Apple Card may hit Europe after all, breaking its US exclusivity, as Apple has snapped up Credit Kudos, UK’s startup which offers credit-checking services.
- Apple has snapped up Credit Kudos, a credit checking startup based in the United Kingdom, sparking speculation that the move might signal plans to expand Apple Card beyond the United States where it launched years ago.
- Apple typically acquires smaller companies for their talent or technological solutions, and this appears to be one of those acquisition deals.
- Apple Card’s remained restricted to the United State since its 2019 debut.
Apple snaps up Credit Kudos, UK’s credit checking startup
The agreement was signed sometime last week, according to The Block. The startup leveraged the UK’s Open Banking system to offer credit checking services to borrowers and lenders. “Credit Kudos, a UK open banking startup that helps lenders make better decisions, has been acquired by US tech giant Apple,” says the report. “The deal closed earlier this week, according to three people.”
The deal is acknowledged by an update to the Credit Kuso website, clarifying the startup, founded in 2015, is now an Apple subsidiary. No financial terms of the agreement were disclosed at the time of writing though it’s known that the startup was last valued at around $150 million.
Needless to say, the move has sparked speculation that Apple Card, currently a US-only thing, could expand internationally. In the US, Apple partners with Goldman Sachs on Apple Card, with the bank providing services to Apple Card customers, running credit checks and so on. Read: How to apply for Apple Card in the US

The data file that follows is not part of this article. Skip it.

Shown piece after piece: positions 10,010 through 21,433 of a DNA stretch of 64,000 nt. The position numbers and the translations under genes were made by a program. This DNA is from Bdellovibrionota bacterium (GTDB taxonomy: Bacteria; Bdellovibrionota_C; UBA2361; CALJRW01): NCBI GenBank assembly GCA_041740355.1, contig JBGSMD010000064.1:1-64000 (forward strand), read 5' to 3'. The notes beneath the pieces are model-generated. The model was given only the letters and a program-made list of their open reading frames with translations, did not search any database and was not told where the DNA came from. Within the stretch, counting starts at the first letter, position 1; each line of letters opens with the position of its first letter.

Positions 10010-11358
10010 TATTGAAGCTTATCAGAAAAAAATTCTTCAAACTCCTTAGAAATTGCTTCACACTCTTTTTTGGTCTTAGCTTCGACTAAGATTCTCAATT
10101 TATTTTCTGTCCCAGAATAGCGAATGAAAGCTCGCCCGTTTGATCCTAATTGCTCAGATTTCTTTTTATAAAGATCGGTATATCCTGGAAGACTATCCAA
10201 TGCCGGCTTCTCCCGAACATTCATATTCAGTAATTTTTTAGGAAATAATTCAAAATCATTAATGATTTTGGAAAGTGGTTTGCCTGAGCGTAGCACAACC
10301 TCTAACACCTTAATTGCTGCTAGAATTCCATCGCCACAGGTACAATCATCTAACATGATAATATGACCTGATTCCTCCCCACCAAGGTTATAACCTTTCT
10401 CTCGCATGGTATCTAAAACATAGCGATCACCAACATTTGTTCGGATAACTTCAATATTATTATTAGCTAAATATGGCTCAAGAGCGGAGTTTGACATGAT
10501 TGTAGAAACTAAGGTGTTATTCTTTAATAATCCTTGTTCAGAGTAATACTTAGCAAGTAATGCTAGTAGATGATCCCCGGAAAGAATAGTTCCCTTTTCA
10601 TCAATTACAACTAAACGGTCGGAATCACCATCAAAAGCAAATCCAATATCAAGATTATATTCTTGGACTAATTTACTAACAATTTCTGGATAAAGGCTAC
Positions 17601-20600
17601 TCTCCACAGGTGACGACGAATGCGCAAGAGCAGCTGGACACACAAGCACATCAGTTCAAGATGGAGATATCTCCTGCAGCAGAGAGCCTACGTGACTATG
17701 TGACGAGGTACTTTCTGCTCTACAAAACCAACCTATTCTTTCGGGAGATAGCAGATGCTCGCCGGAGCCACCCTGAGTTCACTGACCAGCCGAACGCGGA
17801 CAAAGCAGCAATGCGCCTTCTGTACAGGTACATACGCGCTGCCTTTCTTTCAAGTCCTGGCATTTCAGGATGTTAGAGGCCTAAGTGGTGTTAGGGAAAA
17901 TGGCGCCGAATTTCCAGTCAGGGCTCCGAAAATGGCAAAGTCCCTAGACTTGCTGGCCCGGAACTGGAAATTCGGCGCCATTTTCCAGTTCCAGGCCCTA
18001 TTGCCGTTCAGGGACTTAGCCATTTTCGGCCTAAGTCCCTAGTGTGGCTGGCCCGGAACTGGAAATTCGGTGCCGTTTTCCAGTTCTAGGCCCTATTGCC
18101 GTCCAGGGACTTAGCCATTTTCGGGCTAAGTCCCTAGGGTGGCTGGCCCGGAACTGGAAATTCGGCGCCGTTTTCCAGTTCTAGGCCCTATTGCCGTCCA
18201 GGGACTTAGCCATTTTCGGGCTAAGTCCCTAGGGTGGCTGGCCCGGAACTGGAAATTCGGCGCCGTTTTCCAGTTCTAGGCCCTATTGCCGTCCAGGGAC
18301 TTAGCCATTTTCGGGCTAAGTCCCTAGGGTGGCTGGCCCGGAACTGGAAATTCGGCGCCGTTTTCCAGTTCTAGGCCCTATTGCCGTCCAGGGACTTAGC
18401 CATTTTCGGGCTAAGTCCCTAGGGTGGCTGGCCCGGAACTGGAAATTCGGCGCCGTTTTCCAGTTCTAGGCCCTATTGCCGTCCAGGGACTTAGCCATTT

When is Apple Card expanding internationally?
Apple Card is currently available in the United States, with no indications when the product might expand to the United Kingdom, major European markets like Germany, France and Italy, and elsewhere. Now, Apple Card is unlike most of the other services that Apple provides in that it needs a banking partner to make it work.
Needless to say, banks want their interchange fees. Apple may have difficulty negotiating the kinds of fees it is accustomed to with non-US banks. We saw a similar situation unfold when Apple Pay debuted in the United States, with banks in countries like Australia for years refusing to support the mobile payment feature because they wouldn’t agree to Apple’s fee structure.
The whole situation is complicated further by the fact that Apple Card offers 1% to 3% cashback that it’s unlikely to be offered in European countries.